School bullying is now a household term recognized widely, but what about workplace bullying? Workplace bullying has affected 27% of workers according to a survey by the Workplace Bullying Institute. The majority of workplace bullies are bosses, and 72% of employers deny, discount, defend, or rationalize the bullying. 61% of victims wind up losing their jobs as a result.
Solely based on Federal law…yes. A federal court ruled last week that it is legal to pay female employees less than men if it is based on past salary history. This decision by the 9th Circuit Court of Appeals overturns a previous ruling that stated that pay differences solely on past salary history were discriminatory, based on the Equal Pay Act.
Employee appreciation is a key element to achieving high levels of employee engagement and retention. Employees that feel appreciated have increased productivity and tend to feel better about their work. But if approached the wrong way, it could backfire.
With everyone being connected 24/7, is achieving work/life balance really just a pipe dream? For most people it is more about creating a blend of the two, not necessarily creating two separate pieces in balance. So instead of continually trying to achieve balance between the two, consider integration instead. When you integrate your work with your life you are more likely to be happy and achieve success.
Do you worry about hiring the right people? Do you worry about retaining and engaging your current workforce? All in an effort to drive business performance? Maybe it is time to look at your organization’s pay equity.
It’s hard enough to find good employees, so when you find them make sure your managers are not making any of these common mistakes that drive employees to look elsewhere. It holds true that employees don’t leave jobs; they leave managers.
According to Global Workforce Analytics 3.7 million employees now work from home at least half the time. In addition, Gallup reports that 37% of US workers say they have telecommuted at some point in their career. This is four times greater than just 9% back in 1995. With the growing population of telecommuters, are these workers feeling less connected and isolated?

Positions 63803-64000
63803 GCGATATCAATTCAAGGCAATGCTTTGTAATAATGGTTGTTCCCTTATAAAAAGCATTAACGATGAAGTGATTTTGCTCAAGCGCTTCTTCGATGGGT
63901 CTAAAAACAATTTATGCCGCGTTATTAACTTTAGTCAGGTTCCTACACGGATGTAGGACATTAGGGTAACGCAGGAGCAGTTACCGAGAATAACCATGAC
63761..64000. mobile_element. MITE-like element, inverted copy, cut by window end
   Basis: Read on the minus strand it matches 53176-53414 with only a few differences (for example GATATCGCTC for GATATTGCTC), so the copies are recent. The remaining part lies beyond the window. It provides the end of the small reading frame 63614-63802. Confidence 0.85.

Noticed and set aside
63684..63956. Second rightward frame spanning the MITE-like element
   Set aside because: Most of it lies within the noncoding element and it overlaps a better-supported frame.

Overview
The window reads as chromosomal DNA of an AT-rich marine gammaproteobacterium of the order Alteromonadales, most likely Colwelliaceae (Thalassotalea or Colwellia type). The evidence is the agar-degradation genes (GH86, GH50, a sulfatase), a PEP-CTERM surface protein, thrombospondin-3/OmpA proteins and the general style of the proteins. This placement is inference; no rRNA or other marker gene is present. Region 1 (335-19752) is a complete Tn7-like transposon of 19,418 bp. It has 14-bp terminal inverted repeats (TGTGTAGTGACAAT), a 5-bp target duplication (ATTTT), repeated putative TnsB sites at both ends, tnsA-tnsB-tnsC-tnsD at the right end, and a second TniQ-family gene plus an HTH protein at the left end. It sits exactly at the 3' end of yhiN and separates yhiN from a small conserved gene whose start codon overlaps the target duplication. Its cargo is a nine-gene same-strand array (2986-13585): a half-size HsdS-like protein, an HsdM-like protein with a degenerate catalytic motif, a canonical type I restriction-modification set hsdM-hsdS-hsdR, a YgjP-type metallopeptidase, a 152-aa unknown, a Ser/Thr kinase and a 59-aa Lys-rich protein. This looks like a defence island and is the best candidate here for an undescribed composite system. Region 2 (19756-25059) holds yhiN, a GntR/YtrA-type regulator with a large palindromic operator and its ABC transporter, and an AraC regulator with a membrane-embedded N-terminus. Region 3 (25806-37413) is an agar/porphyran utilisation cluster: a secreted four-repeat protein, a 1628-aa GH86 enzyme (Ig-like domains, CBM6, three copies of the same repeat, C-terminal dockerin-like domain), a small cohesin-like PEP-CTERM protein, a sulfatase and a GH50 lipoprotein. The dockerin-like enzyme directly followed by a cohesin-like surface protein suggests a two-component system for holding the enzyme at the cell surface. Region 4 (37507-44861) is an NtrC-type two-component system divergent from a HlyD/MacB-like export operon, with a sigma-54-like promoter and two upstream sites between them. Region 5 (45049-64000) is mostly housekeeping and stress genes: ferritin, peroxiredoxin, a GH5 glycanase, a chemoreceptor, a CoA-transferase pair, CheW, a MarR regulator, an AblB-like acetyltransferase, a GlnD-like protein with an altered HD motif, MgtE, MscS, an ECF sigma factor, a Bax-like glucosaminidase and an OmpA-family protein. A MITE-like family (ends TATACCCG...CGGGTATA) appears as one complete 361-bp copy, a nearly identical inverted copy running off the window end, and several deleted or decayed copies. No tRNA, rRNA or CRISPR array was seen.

Employers want their employees to bring their whole selves and full potential to work every day. But the truth is, many employees are running on empty most of the time. In order for employers to have a real effect on their employees, they must create programs that go beyond “wellness” and contribute to the employee’s total “wellbeing.”
As the “war on talent” continues to the point we are all sick of hearing that phrase, it’s important to also focus on the development and retention of your current employees. Be careful not to place so much attention on attracting outside talent, that you forget about your existing talent.
The holidays are over, it’s cold and dark and we have a long way to go until spring. Most of us at some point or another will feel the effects of the winter blues, from feeling lethargic, unmotivated to even experiencing some mood changes. For some individuals, the winter blues go much beyond that into a subtype of a major depression called Seasonal Affective Disorder (SAD).
2017 is right around the corner, and the HR industry is ever changing. The war for talent continues to evolve, performance reviews as we know them are disappearing, and just when we figured out the Millennials, Generation Z is entering the work force. Let’s look at some trends being predicted for 2017.
A recent survey from Xerox HR Services suggests that employers have shifted their attention from controlling costs to rewarding top performers. In fact, data from their 2017 Compensation Planning Survey shows that 53% of participants reported that their highest priority in the coming year is to retain top talent.
One of the biggest concerns for most HR departments is employee retention. According to AFLAC, 47% of employees are likely to look for a new job in the next year and an additional 31% are extremely likely. That’s 76% of the workforce that are very likely to seek out a new position next year. What can companies do to prevent this?
In the Fall 2016 Edition of Training Industry Magazine, Marshall Goldsmith, Alan Mulally and Sam Shriver challenge the old paradigm of leaders as experts. The article states that: “Historically, leadership has largely been considered a top-down function. Leaders were masters of their crafts that doled out their knowledge over time to eager apprentices aspiring to gain wisdom. Enter the ‘Knowledge Worker.’”
Netflix is well known for their innovative approach to talent and culture. Their approach is very compelling and while it might not work for everyone, bits and pieces of it can be applied and lessons can be learned from this innovative point of view. Below outlines five approaches they take that tear down typical corporate polices.
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